from stem.control import Controller

with Controller.from_port(port = 9051) as controller:

  for desc in controller.get_network_statuses():
    print("found relay %s (%s)" % (desc.nickname, desc.fingerprint))

... or by reading directly from Tor's data directory...

from stem.descriptor import parse_file

for desc in parse_file('/home/atagar/.tor/cached-consensus'):
  print('found relay %s (%s)' % (desc.nickname, desc.fingerprint))

Can I create descriptors?

Besides reading descriptors you can create them too. This is most commonly done for test data. To do so simply use the create() method of Descriptor subclasses...

from stem.descriptor.server_descriptor import RelayDescriptor

# prints 'caerSidi ('
desc = RelayDescriptor.create()
print("%s (%s:%s)" % (desc.nickname, desc.address, desc.or_port))

# prints 'demo ('
desc = RelayDescriptor.create({'router': 'demo 80 0 0'})
print("%s (%s:%s)" % (desc.nickname, desc.address, desc.or_port))

Unspecified mandatory fields are filled with mock data. You can also use content() to get a string descriptor...

from stem.descriptor.server_descriptor import RelayDescriptor

print(RelayDescriptor.content({'router': 'demo 80 0 0'}))
router demo 80 0 0
published 2012-03-01 17:15:27
bandwidth 153600 256000 104590
reject *:*

Note: Stem doesn't yet support signing its descriptors (ticket 10227). Until it does try using leekspin instead.

Validating the descriptor's content

Stem can optionally validate descriptors, checking their integrity and compliance with Tor's specs. This does the following...

  • Checks that we have mandatory fields, and that their content conforms with what Tor's spec says they should have. This can be useful when data integrity is important to you since it provides an upfront assurance that the descriptor's correct (no need for 'None' checks).
  • If you have pycrypto we'll validate signatures for descriptor types where that has been implemented (such as server and hidden service descriptors).

Prior to Stem 1.4.0 descriptors were validated by default, but this has become opt-in since then.

General rule of thumb: if speed is your chief concern then leave it off, but if correctness or signature validation is important then turn it on. Validating is as simple as including validate = True in any method that provides descriptors...

from stem.descriptor import parse_file

for desc in parse_file('/home/atagar/.tor/cached-consensus', validate = True):
  print('found relay %s (%s)' % (desc.nickname, desc.fingerprint))

Saving and loading descriptors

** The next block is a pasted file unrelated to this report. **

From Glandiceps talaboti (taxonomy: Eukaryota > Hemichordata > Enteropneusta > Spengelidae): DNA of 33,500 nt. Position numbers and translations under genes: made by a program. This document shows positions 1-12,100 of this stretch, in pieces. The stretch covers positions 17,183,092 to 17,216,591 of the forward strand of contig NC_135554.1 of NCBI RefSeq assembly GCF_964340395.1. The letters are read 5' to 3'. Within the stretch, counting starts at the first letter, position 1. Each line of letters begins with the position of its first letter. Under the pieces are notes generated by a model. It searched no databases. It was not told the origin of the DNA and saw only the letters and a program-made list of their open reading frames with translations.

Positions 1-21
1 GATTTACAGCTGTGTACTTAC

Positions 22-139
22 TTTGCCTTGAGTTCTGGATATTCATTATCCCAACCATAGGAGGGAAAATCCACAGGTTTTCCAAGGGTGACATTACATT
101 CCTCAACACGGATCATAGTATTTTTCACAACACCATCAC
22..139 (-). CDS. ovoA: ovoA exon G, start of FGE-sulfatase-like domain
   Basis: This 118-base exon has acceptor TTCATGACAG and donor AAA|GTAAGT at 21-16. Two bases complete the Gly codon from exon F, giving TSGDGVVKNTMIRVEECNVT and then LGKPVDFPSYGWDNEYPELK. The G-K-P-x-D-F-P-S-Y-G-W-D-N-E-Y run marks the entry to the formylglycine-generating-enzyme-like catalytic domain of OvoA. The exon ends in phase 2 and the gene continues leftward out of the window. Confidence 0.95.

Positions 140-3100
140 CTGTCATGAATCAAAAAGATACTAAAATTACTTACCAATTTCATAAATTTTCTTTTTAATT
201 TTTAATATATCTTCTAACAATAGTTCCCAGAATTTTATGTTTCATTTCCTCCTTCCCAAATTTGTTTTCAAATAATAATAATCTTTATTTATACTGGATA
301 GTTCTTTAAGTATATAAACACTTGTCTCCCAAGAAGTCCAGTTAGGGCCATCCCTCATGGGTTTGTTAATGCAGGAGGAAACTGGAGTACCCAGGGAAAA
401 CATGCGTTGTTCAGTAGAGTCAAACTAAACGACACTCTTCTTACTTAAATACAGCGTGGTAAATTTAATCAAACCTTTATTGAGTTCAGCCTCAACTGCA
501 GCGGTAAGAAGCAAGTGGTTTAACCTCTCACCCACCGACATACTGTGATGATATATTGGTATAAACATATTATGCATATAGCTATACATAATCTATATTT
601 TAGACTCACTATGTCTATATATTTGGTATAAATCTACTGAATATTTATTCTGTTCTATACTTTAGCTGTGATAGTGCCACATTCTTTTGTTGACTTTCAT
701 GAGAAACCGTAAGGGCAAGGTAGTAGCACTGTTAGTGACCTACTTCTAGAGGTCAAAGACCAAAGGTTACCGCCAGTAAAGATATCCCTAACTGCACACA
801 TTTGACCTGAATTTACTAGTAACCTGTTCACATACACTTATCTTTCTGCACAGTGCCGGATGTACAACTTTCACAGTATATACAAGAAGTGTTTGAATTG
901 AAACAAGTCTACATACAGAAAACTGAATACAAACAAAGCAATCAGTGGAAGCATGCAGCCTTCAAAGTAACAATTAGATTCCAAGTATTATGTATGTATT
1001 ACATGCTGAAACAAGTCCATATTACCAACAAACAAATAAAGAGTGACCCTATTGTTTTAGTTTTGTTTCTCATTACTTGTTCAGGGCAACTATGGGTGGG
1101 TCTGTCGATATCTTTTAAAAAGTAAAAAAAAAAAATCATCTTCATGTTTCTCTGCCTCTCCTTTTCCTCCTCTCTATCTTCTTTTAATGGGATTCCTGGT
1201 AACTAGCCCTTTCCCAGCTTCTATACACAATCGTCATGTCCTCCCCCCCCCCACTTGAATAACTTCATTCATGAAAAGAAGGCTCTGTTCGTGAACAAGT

Tor descriptors are just plaintext documents. As such, if you'd rather not use Pickle you can persist a descriptor by simply writing it to disk, then reading it back later.

import stem.descriptor.remote

server_descriptors = stem.descriptor.remote.get_server_descriptors().run()

with open('/tmp/descriptor_dump', 'wb') as descriptor_file:
  descriptor_file.write(''.join(map(str, server_descriptors)))

Our server_descriptors here is a list of RelayDescriptor instances. When we write it to a file this looks like...

router default 443 0 9030
platform Tor on Windows XP
protocols Link 1 2 Circuit 1
published 2014-11-17 23:42:38
fingerprint EE04 42C3 6DB6 6903 0816 247F 2607 382A 0783 2D5A
uptime 63
bandwidth 5242880 10485760 77824
extra-info-digest 1ABA9FC6B912E755483D0F4F6E9BC1B23A2B7206
... etc...

We can then read it back with parse_file() by telling it the type of descriptors we're reading...

from stem.descriptor import parse_file

server_descriptors = parse_file('/tmp/descriptor_dump', descriptor_type = 'server-descriptor 1.0')

for relay in server_descriptors:

For an example of doing this with a consensus document see here.

Putting it together...

As discussed above there are four methods for reading descriptors...

Now lets say you want to figure out who the biggest exit relays are. You could use any of the methods above, but for this example we'll use stem.descriptor.remote...

import sys

import stem.descriptor.remote

from stem.util import str_tools

# provides a mapping of observed bandwidth to the relay nicknames
def get_bw_to_relay():
  bw_to_relay = {}

    for desc in stem.descriptor.remote.get_server_descriptors().run():
      if desc.exit_policy.is_exiting_allowed():
        bw_to_relay.setdefault(desc.observed_bandwidth, []).append(desc.nickname)
  except Exception as exc:
    print("Unable to retrieve the server descriptors: %s" % exc)

  return bw_to_relay

# prints the top fifteen relays

bw_to_relay = get_bw_to_relay()
count = 1

for bw_value in sorted(bw_to_relay.keys(), reverse = True):
  for nickname in bw_to_relay[bw_value]:
    print("%i. %s (%s/s)" % (count, nickname, str_tools.size_label(bw_value, 2)))
    count += 1

    if count > 15:
% python
1. herngaard (40.95 MB/s)
2. chaoscomputerclub19 (40.43 MB/s)
3. chaoscomputerclub18 (40.02 MB/s)
4. chaoscomputerclub20 (38.98 MB/s)
5. wannabe (38.63 MB/s)
6. dorrisdeebrown (38.48 MB/s)
7. manning2 (38.20 MB/s)
8. chaoscomputerclub21 (36.90 MB/s)
9. TorLand1 (36.22 MB/s)
10. bolobolo1 (35.93 MB/s)
11. manning1 (35.39 MB/s)
12. gorz (34.10 MB/s)
13. ndnr1 (25.36 MB/s)